The New (Catamount) Trail Blazer
Meet Matt Williams, the new head of the Catamount Trail Association.
Name: Matt Williams Age: 30
Family: Wife, Nina
Hometown: Building a home in Moretown
Occupation: Executive Director of the Catamount Trail Association
Primary sports: Backcountry skiing, mountain bike racing
In April, Matt Williams took over from Amy Kelsey, who stepped down after nine
years, as the new executive director of the Catamount Trail Association, the non-profit that oversees the length-of-Vermont backcountry ski trail and which has been instrumental in promoting backcountry skiing. A Vermont native, Williams returns after spending five years as head coach at Warren Wilson College in North Carolina. During his tenure, the cycling team developed national caliber road and cyclocross teams, added cycling scholarships, and expanded its on-campus facilities. Under his leadership, the program saw competitive success in all disciplines. During the 2017-2018 academic year, Williams served as the Director of Strategic Initiatives, Athletics, and oversaw all athletic programs for the college.
What brings a 30-year-old from North Carolina to Vermont?
My wife and I were in Asheville, North Carolina for a number of years where I was coaching mountain biking, but I’m from Sharon and she grew up in Montpelier. I grew up skiing, mountain biking and backpacking and worked at Onion River Sports. There, I did a lot of events for the community that got me really excited about connecting towns with backcountry infrastructure. When the opportunity opened up to be the new executive director of the Catamount Trail Association, it felt like everything I wanted to do.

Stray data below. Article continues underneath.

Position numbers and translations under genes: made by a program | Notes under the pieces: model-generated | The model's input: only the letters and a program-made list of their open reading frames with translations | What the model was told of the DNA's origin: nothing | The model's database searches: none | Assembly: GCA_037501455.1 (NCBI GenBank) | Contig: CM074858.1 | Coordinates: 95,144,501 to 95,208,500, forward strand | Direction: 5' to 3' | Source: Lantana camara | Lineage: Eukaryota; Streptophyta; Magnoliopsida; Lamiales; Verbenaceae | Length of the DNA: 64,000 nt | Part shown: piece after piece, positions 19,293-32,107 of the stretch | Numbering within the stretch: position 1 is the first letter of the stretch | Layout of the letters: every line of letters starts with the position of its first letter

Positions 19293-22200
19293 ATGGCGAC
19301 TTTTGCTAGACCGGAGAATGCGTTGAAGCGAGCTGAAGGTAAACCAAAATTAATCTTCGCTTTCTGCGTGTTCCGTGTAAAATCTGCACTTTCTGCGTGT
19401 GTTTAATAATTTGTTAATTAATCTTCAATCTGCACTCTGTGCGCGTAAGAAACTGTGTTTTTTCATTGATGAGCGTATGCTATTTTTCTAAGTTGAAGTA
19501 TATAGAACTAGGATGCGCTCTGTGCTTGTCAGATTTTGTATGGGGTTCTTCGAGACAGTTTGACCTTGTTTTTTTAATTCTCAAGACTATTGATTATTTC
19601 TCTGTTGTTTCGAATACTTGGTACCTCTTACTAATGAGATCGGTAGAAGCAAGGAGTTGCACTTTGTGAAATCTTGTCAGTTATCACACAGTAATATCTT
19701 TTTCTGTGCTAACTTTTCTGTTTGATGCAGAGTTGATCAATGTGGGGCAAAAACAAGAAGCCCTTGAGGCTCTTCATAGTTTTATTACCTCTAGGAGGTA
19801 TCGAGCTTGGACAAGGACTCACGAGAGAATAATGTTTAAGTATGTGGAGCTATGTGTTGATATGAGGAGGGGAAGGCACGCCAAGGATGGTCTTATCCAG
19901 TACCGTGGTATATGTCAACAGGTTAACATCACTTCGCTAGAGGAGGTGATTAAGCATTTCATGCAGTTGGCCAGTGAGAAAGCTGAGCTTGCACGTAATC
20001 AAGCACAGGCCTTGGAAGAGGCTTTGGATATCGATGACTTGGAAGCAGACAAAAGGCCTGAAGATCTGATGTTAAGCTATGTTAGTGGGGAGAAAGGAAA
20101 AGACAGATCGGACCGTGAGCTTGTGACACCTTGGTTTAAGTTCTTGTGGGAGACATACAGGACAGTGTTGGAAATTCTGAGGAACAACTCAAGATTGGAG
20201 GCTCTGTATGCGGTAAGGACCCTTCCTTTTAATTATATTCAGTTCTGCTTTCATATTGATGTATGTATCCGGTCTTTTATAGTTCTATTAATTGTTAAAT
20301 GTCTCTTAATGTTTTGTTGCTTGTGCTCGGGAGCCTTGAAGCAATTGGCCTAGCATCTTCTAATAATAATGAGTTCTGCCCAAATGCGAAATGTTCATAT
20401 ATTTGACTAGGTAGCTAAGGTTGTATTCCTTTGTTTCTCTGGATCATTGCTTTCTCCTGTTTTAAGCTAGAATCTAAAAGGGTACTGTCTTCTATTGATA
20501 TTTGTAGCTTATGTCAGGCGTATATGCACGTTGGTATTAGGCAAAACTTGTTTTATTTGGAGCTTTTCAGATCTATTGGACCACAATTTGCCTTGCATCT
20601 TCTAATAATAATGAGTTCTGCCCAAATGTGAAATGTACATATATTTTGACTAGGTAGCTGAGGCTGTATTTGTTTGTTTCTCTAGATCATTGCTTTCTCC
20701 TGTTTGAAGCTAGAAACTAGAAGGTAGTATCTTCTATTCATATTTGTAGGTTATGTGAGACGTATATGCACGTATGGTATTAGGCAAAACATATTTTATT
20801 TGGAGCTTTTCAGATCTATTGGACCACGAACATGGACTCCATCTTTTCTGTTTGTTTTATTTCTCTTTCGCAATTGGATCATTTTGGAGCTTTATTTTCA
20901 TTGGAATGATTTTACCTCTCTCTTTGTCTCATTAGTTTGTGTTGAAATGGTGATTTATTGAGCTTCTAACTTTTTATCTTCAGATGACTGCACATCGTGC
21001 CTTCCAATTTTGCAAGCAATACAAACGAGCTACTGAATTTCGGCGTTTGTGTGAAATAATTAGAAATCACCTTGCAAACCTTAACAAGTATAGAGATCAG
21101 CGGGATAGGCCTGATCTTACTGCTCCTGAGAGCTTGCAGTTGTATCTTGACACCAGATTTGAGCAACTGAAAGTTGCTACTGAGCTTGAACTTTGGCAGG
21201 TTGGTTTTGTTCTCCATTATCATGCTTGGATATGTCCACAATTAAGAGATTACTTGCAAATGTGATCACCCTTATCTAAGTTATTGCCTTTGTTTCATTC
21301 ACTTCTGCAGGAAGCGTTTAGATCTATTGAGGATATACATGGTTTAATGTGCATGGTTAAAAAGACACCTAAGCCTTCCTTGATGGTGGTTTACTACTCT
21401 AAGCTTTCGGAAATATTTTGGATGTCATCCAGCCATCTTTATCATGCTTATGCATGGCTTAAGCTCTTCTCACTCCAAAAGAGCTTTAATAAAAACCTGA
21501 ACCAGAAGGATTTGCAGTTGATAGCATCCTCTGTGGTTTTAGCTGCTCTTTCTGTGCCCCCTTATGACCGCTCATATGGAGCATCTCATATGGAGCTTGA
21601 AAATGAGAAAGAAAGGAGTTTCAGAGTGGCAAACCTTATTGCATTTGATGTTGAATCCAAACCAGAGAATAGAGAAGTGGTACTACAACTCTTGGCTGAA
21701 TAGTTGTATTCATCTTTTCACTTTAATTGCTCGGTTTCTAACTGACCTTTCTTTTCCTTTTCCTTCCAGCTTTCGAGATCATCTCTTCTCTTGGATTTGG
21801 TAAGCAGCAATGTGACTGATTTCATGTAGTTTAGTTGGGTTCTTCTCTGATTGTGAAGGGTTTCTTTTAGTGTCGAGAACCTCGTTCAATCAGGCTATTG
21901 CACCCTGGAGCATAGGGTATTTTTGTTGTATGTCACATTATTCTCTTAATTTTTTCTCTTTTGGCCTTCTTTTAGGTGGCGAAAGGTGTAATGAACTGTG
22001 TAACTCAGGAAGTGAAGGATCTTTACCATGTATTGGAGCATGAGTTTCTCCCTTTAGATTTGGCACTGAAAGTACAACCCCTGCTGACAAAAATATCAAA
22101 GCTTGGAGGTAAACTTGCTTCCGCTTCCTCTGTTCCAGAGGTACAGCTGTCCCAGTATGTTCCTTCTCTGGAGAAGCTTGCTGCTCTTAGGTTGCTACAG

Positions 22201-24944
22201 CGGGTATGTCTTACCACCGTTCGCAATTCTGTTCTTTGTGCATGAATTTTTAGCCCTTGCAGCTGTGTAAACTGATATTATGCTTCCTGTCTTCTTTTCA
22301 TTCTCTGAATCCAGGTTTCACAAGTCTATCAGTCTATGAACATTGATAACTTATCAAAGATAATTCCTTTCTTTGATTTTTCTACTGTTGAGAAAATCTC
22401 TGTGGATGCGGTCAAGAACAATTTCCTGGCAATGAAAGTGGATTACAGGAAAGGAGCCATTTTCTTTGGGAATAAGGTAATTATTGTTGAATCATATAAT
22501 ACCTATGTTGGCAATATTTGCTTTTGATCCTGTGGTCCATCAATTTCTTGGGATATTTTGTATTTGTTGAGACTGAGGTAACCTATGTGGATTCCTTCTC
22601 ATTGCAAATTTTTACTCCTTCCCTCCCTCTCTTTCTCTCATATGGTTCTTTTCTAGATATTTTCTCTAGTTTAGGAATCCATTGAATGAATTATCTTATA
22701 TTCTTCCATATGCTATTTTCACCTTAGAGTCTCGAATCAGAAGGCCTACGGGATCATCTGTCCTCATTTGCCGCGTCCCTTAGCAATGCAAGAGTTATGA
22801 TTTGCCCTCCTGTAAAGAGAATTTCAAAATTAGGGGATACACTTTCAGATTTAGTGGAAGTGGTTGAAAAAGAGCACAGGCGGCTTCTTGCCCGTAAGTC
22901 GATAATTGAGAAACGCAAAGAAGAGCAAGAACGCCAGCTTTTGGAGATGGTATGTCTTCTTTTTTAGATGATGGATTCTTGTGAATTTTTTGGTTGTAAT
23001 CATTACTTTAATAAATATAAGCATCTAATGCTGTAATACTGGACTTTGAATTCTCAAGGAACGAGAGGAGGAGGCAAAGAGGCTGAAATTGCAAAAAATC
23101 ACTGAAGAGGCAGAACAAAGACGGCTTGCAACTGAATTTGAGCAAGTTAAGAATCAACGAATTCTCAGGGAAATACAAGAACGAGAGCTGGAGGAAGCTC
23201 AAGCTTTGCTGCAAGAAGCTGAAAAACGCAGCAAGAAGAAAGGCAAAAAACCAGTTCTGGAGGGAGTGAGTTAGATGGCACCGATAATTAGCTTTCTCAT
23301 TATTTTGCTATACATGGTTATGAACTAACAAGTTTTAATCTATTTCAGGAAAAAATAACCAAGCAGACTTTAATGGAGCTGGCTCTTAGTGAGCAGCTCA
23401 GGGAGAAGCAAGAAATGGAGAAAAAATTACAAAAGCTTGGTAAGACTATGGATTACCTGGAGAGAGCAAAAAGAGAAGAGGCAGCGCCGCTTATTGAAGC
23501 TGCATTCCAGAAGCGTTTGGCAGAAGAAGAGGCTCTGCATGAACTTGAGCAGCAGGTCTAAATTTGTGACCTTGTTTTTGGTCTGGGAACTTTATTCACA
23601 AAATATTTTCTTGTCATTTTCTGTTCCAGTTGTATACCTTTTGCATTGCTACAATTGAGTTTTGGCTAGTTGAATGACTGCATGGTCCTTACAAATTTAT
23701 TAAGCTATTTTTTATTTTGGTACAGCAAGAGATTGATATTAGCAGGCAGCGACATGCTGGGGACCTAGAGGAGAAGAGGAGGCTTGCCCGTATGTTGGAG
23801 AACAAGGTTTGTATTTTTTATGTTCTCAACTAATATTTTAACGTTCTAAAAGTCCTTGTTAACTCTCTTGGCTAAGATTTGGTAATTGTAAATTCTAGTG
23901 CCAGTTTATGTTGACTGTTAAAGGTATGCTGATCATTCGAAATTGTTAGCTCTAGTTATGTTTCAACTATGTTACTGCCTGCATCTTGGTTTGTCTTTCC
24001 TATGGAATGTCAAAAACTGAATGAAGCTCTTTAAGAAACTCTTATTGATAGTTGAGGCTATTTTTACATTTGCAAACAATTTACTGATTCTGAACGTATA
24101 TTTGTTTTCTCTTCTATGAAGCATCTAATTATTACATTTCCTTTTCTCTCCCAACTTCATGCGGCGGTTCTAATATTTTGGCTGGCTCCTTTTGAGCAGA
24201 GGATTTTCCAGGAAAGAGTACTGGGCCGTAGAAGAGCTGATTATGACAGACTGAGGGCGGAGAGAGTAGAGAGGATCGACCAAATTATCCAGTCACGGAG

What was life like growing up?
My mom is from Waterbury and is a seventh generation Vermonter. My granddad was a dairy farmer in Waterbury and my dad grew up skiing in the Mad River Valley. Both of my parents were ski bums in Stowe in the 1980s and then worked at the Hulbert Outdoor Center in Fairlee leading backcountry canoe trips. We had a little sheep farm and I could go skiing and mountain biking out my back door.
So you learned to ski on your sheep farm?
I learned to ski as part of the school program, but on our farm we had those galvanized aluminum spotlights for lambing season and I’d run those lights behind my house and herringbone up and ski down. I had some waxless Karhus or something. When I was in sixth or seventh grade I got some actual tele boots and some old-school skis.
How did you start mountain bike racing?
I started bike racing in elementary school. There was a weekly training race at the Three Stallion Inn in Randolph and we’d also drive up to the Catamount Outdoor Center in Williston for the Wednesday night training races. Mount Snow was huge in the mountain bike world then and we’d drive down and watch the pro races. By high school, I was racing on teams and traveling.
What led to coaching?